Philosophical Question: If a tree falls in the forest and there is no one there to hear it, does it make a sound?

Philosophical Employment Law Question: If a California employee receives a paycheck that does not contain the pay period dates (or other custodial information), does the employee suffer an injury?

California courts, among the most liberal in the nation, have struggled with this deep philosophical question (not the one about the trees).

Majority View: Most courts have concluded that an employee does not suffer an injury when his or her paystub does not contain information like pay period dates or the employer’s full name and address. These courts require proof of an actual injury to trigger penalties under Labor Code section 226.

Minority View: A smaller number of courts have held that injury occurs automatically if the paystub does not contain every single element that Labor Code section 226 requires.

CA Lawmakers’ View: The division among the courts prompted the Legislature to pass (and the Governor to approve) legislation that amended Labor Code section 226 (effective January 1, 2013) to state that an employee will be deemed to suffer injury if an employer fails to provide a wage statement or accurate and complete information as required by law, and the employee cannot promptly and easily determine from the wage statement alone one or more of the following:

  1. gross or net wages paid during the pay period,
  2. total hours worked,
  3. piece rate units earned and rate,
  4. deductions,
  5. dates of pay period,
  6. hourly rates and corresponding hours worked at each rates,
  7. the employer’s name and address,
  8. the employee’s name, and
  9. the employee’s last 4 digits (only) of his or her social security number or employee identification number.

Silver Lining: The amendments expressly exempts from liability an employer who makes an “isolated and unintentional payroll error due to a clerical or inadvertent mistake.” In what should be a given, Section 226 now expressly authorizes, a judge or jury to consider an employer’s adoption of policies, procedures, and practices that fully comply with Section 226 in determining damages.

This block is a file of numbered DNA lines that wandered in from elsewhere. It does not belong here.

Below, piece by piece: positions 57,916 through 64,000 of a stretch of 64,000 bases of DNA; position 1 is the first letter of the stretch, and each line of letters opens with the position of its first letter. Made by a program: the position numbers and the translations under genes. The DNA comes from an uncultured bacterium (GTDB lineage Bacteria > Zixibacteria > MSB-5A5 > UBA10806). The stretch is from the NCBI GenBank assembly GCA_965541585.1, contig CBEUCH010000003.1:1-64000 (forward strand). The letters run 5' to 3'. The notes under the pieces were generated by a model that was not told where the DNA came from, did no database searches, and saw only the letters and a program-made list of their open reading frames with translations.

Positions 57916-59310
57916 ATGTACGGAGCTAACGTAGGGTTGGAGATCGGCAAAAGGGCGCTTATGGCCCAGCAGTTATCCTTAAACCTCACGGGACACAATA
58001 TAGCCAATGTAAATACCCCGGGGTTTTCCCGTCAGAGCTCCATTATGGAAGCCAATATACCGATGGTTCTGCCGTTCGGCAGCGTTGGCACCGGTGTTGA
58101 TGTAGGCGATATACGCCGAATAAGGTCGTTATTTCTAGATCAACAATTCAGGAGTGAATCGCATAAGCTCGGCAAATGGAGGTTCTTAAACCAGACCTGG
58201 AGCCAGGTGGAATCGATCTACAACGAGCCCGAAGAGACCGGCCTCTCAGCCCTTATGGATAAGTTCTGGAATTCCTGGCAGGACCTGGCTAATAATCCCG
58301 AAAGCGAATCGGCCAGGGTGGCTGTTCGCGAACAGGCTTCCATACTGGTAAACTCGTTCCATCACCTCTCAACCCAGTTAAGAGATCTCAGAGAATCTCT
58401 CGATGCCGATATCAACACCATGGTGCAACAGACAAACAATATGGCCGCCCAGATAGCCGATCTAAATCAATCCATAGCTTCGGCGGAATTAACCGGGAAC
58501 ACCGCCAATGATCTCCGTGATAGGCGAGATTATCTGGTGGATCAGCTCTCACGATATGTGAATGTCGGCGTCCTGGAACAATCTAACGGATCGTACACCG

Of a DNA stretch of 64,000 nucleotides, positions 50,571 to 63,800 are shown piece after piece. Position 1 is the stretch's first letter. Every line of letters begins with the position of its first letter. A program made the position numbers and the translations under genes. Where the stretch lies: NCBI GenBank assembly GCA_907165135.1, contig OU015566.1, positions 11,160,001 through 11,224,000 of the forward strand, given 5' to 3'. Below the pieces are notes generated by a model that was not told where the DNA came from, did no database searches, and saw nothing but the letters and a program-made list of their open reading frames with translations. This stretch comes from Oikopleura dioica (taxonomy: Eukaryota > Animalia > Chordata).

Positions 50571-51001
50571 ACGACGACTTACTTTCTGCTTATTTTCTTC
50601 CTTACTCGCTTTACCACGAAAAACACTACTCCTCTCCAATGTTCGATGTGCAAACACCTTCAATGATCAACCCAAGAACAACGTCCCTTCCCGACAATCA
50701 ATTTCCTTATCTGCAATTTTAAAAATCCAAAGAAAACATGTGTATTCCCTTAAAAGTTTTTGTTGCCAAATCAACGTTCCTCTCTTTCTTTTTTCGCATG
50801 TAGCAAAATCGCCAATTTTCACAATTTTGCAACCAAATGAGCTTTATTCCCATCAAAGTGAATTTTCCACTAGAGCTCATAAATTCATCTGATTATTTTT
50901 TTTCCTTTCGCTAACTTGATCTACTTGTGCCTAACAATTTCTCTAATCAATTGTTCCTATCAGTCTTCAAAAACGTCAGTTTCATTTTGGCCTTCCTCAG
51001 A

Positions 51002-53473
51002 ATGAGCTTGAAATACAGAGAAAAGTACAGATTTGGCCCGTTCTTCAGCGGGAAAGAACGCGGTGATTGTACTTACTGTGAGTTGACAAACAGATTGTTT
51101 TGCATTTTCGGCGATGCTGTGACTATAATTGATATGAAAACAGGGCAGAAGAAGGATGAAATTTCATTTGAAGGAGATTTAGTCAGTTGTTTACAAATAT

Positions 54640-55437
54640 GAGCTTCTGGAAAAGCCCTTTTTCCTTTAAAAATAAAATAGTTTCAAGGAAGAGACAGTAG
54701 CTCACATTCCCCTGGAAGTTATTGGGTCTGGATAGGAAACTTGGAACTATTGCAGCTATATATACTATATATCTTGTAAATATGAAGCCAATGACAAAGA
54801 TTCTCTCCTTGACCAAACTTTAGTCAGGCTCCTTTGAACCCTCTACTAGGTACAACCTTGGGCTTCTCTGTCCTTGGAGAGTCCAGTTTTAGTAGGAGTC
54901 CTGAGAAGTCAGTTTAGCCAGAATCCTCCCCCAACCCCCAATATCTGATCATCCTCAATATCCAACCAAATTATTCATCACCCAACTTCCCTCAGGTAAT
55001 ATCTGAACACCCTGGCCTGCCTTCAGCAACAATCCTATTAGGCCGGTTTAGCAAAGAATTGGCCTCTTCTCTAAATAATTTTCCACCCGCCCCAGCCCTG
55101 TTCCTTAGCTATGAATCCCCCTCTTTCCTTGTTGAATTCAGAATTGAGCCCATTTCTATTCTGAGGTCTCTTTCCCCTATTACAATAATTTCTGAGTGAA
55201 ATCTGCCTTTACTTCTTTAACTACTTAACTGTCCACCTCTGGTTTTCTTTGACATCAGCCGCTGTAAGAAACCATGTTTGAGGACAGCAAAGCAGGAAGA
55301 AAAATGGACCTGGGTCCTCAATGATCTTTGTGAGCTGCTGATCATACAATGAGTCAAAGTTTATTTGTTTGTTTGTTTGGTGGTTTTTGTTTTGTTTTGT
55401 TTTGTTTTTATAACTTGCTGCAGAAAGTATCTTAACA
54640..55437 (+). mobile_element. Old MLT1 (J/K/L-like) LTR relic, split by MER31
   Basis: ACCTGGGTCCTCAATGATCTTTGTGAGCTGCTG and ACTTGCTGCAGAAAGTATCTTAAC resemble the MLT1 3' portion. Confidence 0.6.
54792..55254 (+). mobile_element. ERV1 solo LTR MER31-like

The Legislature also clarified that an employer can keep computer files, instead of a duplicate hard-copy, as long as the statement can be printed at the place of employment or at a central location within California. This is good for those employers who keep electronic records, but who were worried that doing so would not comply with record-keeping obligation.

Workplace Solutions: California employers, look at your paystubs and make sure they include all elements listed in Labor Code section 226. If you use a payroll service, make sure the service knows about the new law, and be certain that you have furnished all the information and data to the service needed to satisfy all Section 226’s requirements. Look at both regular payroll period paystubs as well as paystubs issued irregularly, including final paystubs, to make sure all the necessary information is on the paystubs.

Taking these steps and others to ensure that the paystubs are complete – not to mention accurate – could help you avoid or mitigate liability for wage statement claims.